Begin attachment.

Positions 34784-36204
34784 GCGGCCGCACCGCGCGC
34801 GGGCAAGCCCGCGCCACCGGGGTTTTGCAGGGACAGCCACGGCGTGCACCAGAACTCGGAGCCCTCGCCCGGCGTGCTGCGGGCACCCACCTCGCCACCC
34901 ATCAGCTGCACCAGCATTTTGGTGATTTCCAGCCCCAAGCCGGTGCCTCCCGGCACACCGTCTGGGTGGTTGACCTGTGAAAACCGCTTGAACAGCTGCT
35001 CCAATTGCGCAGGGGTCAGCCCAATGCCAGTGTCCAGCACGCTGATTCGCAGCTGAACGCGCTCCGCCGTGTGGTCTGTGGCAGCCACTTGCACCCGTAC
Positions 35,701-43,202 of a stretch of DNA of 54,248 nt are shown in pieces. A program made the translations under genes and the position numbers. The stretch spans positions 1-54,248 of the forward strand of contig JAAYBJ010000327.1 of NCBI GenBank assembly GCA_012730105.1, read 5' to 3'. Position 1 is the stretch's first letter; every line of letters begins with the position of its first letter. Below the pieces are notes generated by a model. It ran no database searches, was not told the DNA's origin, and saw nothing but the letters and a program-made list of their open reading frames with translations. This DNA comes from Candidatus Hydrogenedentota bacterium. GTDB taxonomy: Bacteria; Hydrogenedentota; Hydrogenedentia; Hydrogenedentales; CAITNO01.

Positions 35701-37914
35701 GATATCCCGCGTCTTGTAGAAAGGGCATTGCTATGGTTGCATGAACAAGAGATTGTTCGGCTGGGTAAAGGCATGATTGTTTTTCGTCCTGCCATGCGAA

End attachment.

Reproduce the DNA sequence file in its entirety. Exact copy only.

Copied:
Positions 34784-36204
34784 GCGGCCGCACCGCGCGC
34801 GGGCAAGCCCGCGCCACCGGGGTTTTGCAGGGACAGCCACGGCGTGCACCAGAACTCGGAGCCCTCGCCCGGCGTGCTGCGGGCACCCACCTCGCCACCC
34901 ATCAGCTGCACCAGCATTTTGGTGATTTCCAGCCCCAAGCCGGTGCCTCCCGGCACACCGTCTGGGTGGTTGACCTGTGAAAACCGCTTGAACAGCTGCT
35001 CCAATTGCGCAGGGGTCAGCCCAATGCCAGTGTCCAGCACGCTGATTCGCAGCTGAACGCGCTCCGCCGTGTGGTCTGTGGCAGCCACTTGCACCCGTAC
Positions 35,701-43,202 of a stretch of DNA of 54,248 nt are shown in pieces. A program made the translations under genes and the position numbers. The stretch spans positions 1-54,248 of the forward strand of contig JAAYBJ010000327.1 of NCBI GenBank assembly GCA_012730105.1, read 5' to 3'. Position 1 is the stretch's first letter; every line of letters begins with the position of its first letter. Below the pieces are notes generated by a model. It ran no database searches, was not told the DNA's origin, and saw nothing but the letters and a program-made list of their open reading frames with translations. This DNA comes from Candidatus Hydrogenedentota bacterium. GTDB taxonomy: Bacteria; Hydrogenedentota; Hydrogenedentia; Hydrogenedentales; CAITNO01.

Positions 35701-37914
35701 GATATCCCGCGTCTTGTAGAAAGGGCATTGCTATGGTTGCATGAACAAGAGATTGTTCGGCTGGGTAAAGGCATGATTGTTTTTCGTCCTGCCATGCGAA